The challenge of the MAS

It seems like centuries since a brand-new museum was built in a Flemish city, but this spring sees the opening, after a twenty-year process, of the Museum Aan de Stroom in Antwerp. Designed by Neutelings Riedijk Architects (NRA), the building is an extremely clear, lucid and self-conscious expression of what is at stake. It renders the surroundings, the programme and the desires legible for everybody.

The architecture of the MAS conceals nothing, and makes no illusions about what is taking place inside. As many people as possible can look around in admiration here — on the one hand you have the Antwerp skyline, a 360-degree panorama, and on the other you have the thousands of items that, until recently, belonged to the collections of the Museum of Folklore, the National Maritime Museum, and part of the Vleeshuis Museum.
The design of NRA is literally based on the circulation of the teems of visitors. Eight ‘stone boxes’ are stacked as blank floors, and each is turned 90 degrees with respect to the one beneath. The effect is that of a giant swirling movement upwards, enhanced by escalators. The spiralling circulation space is enclosed by undulating glass and is open to the public as a ‘city gallery’. The temperature is attuned to the outdoor climate and varies between 12 and 30°C. Located on the top floor are an expensive restaurant — which is not quite in keeping with the principle of open access —, a reception room and a panorama terrace.

Architectural creativity is a relative notion here: it is not the architecture that wants to provoke our admiration; rather, it is the radical elaboration of the programme. After all, nothing distracts attention, nothing stands in the way, and everything is functional and understandable in every way. It is pointless to dismiss as ironic the cladding theory that is employed at the MAS. For the ornamentation gives the people what they want, to the point of weariness if necessary. Composed of red stone tiles, the facade is studded with thousands of tiny metal hands, the symbol of the city of Antwerp. Inside the building this pattern continues with medallions, adorned with a circular verse by Tom Lanoye that can be read round and round: ‘waar water waakt en wat er waard was later werd bewaard als’. Art, too, is integrated: Luc Tuymans created a mosaic on the museum forecourt at the foot of the tower. Illuminated walls by Anne-Mie Van Kerckhoven, with a multitude of references to the history of Antwerp, embellish the walls of the pedestrian route that winds upwards.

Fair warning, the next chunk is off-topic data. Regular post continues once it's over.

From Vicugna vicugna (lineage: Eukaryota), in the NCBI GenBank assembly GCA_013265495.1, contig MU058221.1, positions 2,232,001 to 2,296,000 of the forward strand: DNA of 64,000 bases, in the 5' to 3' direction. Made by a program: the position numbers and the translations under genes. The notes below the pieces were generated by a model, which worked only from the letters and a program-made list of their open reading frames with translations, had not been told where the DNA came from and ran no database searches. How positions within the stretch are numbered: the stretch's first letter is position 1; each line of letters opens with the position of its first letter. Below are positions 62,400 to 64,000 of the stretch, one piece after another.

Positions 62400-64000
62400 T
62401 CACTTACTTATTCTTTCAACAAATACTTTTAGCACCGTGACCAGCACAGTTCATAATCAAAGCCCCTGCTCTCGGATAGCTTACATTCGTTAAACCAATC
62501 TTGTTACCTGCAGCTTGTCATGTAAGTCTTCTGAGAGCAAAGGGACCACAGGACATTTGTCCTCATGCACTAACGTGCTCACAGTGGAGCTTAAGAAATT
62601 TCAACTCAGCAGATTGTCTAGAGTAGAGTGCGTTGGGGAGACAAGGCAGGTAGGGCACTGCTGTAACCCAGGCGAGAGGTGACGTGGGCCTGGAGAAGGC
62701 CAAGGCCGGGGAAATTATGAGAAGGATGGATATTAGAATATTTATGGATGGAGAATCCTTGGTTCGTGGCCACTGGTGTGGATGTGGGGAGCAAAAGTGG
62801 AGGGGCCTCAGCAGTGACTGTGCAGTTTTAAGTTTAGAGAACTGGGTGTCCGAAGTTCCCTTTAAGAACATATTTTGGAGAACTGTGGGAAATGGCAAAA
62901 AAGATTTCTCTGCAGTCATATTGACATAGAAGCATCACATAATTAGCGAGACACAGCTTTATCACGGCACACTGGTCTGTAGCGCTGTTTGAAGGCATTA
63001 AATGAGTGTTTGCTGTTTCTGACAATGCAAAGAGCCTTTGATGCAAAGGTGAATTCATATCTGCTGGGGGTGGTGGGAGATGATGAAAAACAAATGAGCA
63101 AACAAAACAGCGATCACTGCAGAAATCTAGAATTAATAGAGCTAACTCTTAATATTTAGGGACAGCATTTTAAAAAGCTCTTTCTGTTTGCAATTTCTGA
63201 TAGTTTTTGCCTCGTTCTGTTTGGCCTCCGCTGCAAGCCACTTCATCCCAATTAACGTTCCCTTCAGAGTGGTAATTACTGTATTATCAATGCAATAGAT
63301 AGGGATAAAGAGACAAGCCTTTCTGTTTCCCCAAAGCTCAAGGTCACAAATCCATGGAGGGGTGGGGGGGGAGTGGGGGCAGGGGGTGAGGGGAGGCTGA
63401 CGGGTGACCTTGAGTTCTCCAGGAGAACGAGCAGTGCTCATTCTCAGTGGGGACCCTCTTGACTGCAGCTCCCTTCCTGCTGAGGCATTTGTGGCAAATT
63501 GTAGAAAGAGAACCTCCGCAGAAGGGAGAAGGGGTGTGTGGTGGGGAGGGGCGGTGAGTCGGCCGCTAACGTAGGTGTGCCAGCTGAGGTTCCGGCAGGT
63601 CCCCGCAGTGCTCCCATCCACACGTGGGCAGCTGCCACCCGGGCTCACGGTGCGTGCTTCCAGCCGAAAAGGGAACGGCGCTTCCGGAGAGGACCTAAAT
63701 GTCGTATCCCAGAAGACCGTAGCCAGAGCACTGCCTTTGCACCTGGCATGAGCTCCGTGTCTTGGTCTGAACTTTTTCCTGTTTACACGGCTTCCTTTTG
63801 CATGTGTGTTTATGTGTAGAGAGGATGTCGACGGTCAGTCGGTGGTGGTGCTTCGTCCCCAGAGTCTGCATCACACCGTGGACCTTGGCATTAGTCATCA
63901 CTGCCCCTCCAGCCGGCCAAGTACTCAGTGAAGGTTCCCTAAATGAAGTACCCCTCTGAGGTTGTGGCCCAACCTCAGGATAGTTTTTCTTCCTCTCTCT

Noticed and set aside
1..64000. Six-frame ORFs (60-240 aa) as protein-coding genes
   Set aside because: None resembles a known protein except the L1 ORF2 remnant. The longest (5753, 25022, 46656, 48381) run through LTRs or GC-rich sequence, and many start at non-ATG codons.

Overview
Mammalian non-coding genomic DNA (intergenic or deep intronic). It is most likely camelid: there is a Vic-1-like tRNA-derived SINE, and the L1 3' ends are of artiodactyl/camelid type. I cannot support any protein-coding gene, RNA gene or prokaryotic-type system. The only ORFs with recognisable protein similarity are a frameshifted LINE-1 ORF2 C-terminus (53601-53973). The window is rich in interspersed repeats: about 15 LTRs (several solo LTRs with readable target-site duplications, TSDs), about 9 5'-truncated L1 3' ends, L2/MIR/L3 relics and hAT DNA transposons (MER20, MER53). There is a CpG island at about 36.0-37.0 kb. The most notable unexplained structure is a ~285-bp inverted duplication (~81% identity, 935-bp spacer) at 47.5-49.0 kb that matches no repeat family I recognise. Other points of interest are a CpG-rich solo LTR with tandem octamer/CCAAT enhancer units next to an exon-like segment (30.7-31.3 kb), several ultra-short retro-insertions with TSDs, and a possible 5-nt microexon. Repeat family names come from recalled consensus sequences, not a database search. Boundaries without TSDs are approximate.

The schematic clarity of the architecture of the MAS — the way the architecture works — is sometimes literally unbelievable. The austere and mechanical efficiency, which is nonetheless accompanied by an almost cartoonesque extravagance of imagination, references and complexity, is not for sensitive souls who expect architecture to be poetry, culture, or a gentle play of light. The MAS thus amounts to a seldom seen challenge for the contemporary art of making exhibitions.
That is not to say that something new happens in the MAS. The evolution that museum architecture has undergone over the past 200 years just reaches an extremity here. In the nineteenth century a museum consisted of a series of interconnected spaces, which were never accessible independently of one another. In 2011 the MAS is a perfect parallel circuit —— more than the Centre Pompidou for example — because the circulation and exhibitions are completely separated from each other, and because the division between the two constitutes the backbone of the architecture. The boxes designed for the exhibitions are illuminated artificially (the majority of the items on display tolerate no daylight), but the spatial character is so clear that everything, intellectually and conceptually, is exposed to bright light.